On top of which, child welfare cases generally arise not directly from the struggles of children but of the adults who care for them, so building up the assets of a child (while a great idea) can’t in and of itself prevent a biological or foster parent from failing a child.

Another Interest: The Influence of Trauma Assessments

“We know more from the literature that abuse and neglect has a fundamental and profound effect on a child’s ability,” Samuels said. Trauma assessments could inform and shape new programs, case planning and interaction with families, he argued.

Samuels suggested the idea of essentially categorizing the main driver of trauma – neglect – into four tiers based on the level of intervention that might be needed to address it.

The fourth tier, for example, would be family income or housing issues, trauma that clearly could be addressed by offering additional supports to the child’s family. The first tier would include neglect that caused serious functional problems for a child.

Such an approach might help systems develop ways to address more trauma induced by neglect without the removal of children, Samuels said. “Not everyone comfortable with idea that families found to have neglected children should be served in-home. It’s important for states to move in that direction, there are

increasing numbers of families that could be served” with in-home programs.

Tap Into Other Funding

Three sources in particular were mentioned:

Medicaid: The holy grail of extra funding. Drawing more federal Medicaid dollars into child welfare services is the simplest way to connect a system to a sustainable source for programs. This has reared its head in an ugly way of late: the ability to bill Medicaid for psychotropic medications certainly plays into the highly disproportionate number of foster youths who are prescribed those drugs.

Samuels’ suggestion of directly addressing trauma and well-being in children ties in here, as those services are easier to pay for with Medicaid than family-based services.

Connecting teens that are aging out of foster care to Medicaid-funded services could soon get easier. The Affordable Care Act, assuming it is still intact, would make former foster youths automatically eligible for Medicaid up to age 25.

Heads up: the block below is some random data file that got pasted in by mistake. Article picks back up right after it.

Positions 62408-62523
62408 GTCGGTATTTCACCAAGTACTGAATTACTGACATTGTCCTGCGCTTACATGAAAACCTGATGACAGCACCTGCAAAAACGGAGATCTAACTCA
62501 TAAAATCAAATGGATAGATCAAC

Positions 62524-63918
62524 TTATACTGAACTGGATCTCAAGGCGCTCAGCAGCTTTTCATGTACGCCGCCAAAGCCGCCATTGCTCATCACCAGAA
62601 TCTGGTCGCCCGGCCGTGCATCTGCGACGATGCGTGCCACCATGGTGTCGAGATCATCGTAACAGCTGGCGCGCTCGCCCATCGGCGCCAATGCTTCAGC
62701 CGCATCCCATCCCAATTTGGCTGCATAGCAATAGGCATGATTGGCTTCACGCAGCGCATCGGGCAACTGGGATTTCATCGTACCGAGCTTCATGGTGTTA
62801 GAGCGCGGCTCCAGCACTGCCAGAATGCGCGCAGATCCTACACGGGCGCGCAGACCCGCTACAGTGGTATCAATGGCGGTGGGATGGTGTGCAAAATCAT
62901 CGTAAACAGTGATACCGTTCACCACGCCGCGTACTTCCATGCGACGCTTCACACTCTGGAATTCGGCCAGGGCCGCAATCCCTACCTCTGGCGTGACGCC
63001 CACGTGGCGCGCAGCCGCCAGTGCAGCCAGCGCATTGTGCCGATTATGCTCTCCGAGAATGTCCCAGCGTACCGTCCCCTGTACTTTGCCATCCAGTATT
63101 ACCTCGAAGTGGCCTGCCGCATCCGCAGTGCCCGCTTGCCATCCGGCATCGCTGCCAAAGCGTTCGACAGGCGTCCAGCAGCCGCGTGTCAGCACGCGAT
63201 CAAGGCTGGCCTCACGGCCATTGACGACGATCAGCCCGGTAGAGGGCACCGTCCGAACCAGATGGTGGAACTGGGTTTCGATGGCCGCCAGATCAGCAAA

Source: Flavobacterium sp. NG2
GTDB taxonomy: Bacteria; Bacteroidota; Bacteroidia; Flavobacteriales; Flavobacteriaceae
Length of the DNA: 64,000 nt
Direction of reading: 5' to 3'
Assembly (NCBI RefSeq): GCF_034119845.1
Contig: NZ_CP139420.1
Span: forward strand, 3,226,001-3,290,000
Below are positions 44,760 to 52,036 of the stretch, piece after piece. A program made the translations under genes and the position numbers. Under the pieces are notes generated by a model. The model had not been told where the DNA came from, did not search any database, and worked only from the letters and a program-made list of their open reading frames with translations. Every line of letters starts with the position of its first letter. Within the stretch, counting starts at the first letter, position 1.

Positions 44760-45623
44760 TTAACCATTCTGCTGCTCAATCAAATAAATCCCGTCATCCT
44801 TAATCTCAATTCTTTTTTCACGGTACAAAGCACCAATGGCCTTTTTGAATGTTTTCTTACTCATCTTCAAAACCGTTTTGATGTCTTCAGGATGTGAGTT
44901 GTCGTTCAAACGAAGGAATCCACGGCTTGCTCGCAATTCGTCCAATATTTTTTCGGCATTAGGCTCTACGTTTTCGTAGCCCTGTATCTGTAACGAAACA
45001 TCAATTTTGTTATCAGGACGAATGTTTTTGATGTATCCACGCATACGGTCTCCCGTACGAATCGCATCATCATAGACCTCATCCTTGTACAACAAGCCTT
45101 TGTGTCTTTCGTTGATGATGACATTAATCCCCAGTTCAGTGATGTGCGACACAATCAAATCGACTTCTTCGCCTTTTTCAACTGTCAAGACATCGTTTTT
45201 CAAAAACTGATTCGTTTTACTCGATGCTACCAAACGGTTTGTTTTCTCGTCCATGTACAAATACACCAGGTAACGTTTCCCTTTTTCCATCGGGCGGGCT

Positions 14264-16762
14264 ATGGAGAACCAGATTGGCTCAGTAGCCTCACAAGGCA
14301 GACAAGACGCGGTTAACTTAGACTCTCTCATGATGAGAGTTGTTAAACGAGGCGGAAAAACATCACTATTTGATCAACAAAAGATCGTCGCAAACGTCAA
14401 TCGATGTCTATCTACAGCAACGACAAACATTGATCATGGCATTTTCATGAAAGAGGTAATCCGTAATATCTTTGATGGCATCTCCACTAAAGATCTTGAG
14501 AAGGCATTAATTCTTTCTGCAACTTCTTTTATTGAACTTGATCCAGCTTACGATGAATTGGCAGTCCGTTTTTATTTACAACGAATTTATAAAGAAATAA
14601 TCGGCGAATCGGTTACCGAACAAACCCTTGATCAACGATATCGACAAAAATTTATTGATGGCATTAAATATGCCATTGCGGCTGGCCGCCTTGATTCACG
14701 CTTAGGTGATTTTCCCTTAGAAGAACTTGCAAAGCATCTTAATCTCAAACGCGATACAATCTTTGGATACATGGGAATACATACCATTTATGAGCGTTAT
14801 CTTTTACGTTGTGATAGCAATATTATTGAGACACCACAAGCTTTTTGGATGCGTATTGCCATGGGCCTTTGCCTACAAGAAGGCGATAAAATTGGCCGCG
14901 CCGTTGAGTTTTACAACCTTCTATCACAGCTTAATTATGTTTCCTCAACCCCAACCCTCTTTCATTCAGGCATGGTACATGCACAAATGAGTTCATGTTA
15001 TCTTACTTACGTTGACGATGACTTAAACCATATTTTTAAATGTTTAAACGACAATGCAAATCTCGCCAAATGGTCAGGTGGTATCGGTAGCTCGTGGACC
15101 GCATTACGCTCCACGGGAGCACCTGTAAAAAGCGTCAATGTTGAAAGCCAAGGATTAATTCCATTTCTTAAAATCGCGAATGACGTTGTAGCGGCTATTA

Pay For Success/Social Impact Bonds: This wasn’t brought up by any of the town hall presenters, but the concept of using incentive-based schemes within waiver plans was mentioned in the waiver memo published on May 14. The idea is that private industry or philanthropy would assume the cost of developing new ventures with the carrot of repayment and additional profit pegged to the success of the venture.

So YSI asked Samuels how he saw such plans fitting into the waiver proposals? He said the most rational scenario was starting up programs with high up-front costs, but reliable outcomes, where private money could finance the start-up and reap financial reward if the programs had an impact.

“A small number of private foundations expressed an interest in pursuing social impact bonds,” Samuels said. ACF sees the waivers as a way for the feds to be “a matchmaker of sorts” between the foundations and state agencies.

So, what foundations are we talking about? Samuels cut that question off before we could even ask it.

“I can say that over that last 12 months, we have heard considerable interest in doing this work,” he said with a rye smile. “I’ll leave it to the foundations to make public who they are and what they want to do.”

If YSI had to guess, the list will include some of the foundations with the word “Casey” in it: Jim Casey, Annie E. Casey, Marguerite Casey, Casey Family Programs.

Other Funding from ACF: ACYF Deputy Commissioner Clare Anderson alerted attendees to Fiscal 2012 discretionary grants that might dovetail into waiver plans. Recent funding solicitations include grants to connect more foster youths to Head Start and Early Head Start; serve families affected by drug abuse or HIV/AIDS; improve access to health services; and demonstrate effectiveness of housing assistance programs for families in the child welfare system. YSI couldn’t find funding notices for the latter two, so perhaps those haven’t been made available yet.

Letters of intent from candidate states are due on June 4 (e-mail cwwaivers@acf.hhs.gov) and proposals are due on July 9 (to the same e-mail).  ACF expects to have the decisions made and waiver terms signed by September 28, just before Fiscal 2013 begins.

It will be a rolling review process, though, so if a state misses the July 9 deadline it does not have to wait a year to re-compete for a waiver; the proposal will just be considered for a later start date.

Youth Services Insider is produced by John Kelly with the help of other reporters at The Chronicle of Social Change. It is a business and policy analysis column on child welfare and juvenile justice services.

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John Kelly
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John Kelly is senior editor for The Chronicle of Social Change.